HE Supreme Court Friday adjourned the hearing of a petition challenging the jurisdiction of state assemblies to pass resolutions against central laws such as the Citizenship Amendment Act (CAA) and three Farm Laws.
A three-judge bench led by the Chief Justice of India, SA Bobde directed the matter to be listed after four weeks. It verbally asked the counsel for the petitioner, senior advocate Soumya Chakraborty, to do research on certain aspects such as whether state legislative assemblies can be treated as “persons” or “citizens”.
It also sought to know from the petitioner-Samta Andolan Samiti- whether there had been any precedent of interpreting a rule of the Kerala Legislative Assembly that required no discussion on a subject matter pending before the court.
This observation came to be made by the bench when the petitioner pointed out that Kerala Legislative Assembly had passed a resolution against the CAA even though a batch of petitions challenging the said Act was pending in the Supreme Court.
During the hearing, CJI SA Bobde observed that the resolution of the Kerala assembly was an opinion of the majority of members of the assembly. It did not have any force as such. If the resolution had said not to follow the law, the situation would have been different. The resolution had simply requested Parliament to abrogate the CAA.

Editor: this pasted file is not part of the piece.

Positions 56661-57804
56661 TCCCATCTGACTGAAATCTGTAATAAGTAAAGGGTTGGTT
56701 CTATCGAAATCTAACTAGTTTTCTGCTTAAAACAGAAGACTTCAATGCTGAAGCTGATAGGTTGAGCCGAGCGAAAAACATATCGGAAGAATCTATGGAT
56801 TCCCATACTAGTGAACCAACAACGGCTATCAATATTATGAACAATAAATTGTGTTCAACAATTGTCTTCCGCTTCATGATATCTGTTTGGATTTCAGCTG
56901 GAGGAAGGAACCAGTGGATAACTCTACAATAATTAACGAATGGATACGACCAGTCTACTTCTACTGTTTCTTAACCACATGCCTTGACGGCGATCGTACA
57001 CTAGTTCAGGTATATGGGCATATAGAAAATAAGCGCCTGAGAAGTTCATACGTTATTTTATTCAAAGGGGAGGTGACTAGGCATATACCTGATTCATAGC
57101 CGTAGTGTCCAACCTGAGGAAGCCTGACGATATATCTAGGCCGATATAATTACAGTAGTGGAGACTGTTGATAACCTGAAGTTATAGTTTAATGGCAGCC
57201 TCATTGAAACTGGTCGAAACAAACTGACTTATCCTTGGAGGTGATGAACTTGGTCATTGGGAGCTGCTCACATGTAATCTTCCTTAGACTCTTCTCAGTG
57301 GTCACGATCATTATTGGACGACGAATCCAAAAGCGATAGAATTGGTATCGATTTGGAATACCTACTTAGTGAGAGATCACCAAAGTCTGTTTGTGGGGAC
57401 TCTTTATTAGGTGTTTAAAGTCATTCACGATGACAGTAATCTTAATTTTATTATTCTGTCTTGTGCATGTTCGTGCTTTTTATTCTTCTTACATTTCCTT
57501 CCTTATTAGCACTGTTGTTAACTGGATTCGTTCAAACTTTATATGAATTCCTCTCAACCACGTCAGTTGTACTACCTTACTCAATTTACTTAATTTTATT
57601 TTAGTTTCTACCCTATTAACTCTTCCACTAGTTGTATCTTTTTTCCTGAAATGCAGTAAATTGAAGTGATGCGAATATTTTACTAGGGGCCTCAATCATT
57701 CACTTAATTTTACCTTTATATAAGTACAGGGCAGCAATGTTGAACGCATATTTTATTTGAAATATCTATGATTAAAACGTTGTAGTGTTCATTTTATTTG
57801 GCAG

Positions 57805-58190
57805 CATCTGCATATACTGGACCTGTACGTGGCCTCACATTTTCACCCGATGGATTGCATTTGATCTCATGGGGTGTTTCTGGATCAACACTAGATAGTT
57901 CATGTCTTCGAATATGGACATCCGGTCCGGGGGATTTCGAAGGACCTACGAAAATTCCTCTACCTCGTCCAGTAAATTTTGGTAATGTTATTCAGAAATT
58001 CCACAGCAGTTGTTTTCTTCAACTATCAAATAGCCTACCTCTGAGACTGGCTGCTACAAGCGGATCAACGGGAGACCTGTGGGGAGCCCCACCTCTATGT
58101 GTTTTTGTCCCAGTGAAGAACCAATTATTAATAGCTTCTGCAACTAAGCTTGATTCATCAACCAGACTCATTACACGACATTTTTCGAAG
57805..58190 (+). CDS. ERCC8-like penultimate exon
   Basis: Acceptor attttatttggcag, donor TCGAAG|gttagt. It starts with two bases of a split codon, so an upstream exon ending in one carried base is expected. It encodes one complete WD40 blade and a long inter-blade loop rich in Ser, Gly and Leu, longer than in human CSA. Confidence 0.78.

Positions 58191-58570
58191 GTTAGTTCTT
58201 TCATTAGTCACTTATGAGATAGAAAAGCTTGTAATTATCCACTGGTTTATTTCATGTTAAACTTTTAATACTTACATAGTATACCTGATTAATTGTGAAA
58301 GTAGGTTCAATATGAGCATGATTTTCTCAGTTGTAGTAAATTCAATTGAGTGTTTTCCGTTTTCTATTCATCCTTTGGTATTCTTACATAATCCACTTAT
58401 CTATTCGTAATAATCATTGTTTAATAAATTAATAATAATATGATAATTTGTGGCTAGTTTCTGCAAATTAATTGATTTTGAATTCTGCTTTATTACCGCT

However, senior advocate Chakraborty, for the petitioner, vehemently contended that state assemblies had no power whatsoever to comment or dwell on a subject matter in the Central list.
CJI Bobde said “we do not want create more problem than solving” before adjourning the matter without issuing the notice.
After the recent enactment of the three farm laws, many non-BJP governments passed resolutions against those statutes.
In the aftermath of the enactment of CAA in 2019, several non-BJP ruled states such as Rajasthan, Maharashtra, West Bengal, Punjab, Kerala etc., had passed resolutions in their state assemblies against it, describing it as being against secularism for singling out the Muslim community from benefiting from it.
The CAA provides that any person belonging to the Hindu, Sikh, Buddhist, Jain, Parsi or Christian faith from Afghanistan, Bangladesh and Pakistan will not be treated as illegal migrants for the purposes of Citizenship Act, 1955, thereby extending an opportunity for the grant of citizenship to select minority communities of select neighbouring nations.
Though it has been more than a year since the CAA was enacted, the centre is yet to frame rules under the Act to administer it.